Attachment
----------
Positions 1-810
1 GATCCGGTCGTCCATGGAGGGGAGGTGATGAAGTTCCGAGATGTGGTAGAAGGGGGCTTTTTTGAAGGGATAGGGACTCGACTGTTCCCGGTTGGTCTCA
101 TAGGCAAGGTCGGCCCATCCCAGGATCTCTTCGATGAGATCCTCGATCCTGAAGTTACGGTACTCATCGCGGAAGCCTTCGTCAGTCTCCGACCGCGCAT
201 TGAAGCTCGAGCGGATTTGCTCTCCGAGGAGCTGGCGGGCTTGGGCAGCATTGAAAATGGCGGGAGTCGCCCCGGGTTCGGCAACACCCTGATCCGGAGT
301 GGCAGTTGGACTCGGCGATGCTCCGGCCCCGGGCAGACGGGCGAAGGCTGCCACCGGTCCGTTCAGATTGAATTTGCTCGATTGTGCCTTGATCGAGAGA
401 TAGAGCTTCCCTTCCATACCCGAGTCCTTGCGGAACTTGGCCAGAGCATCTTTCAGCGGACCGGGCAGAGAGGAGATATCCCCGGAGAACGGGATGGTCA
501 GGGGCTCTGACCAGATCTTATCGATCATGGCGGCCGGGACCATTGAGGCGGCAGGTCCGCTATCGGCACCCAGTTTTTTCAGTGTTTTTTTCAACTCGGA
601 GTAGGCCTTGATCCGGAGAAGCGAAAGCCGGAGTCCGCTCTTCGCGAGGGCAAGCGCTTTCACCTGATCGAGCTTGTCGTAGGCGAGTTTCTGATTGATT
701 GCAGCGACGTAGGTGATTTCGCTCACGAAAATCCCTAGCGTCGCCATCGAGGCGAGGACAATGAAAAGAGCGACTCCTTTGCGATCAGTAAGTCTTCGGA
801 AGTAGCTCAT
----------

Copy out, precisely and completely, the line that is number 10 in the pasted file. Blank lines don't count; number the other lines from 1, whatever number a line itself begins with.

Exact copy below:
801 AGTAGCTCAT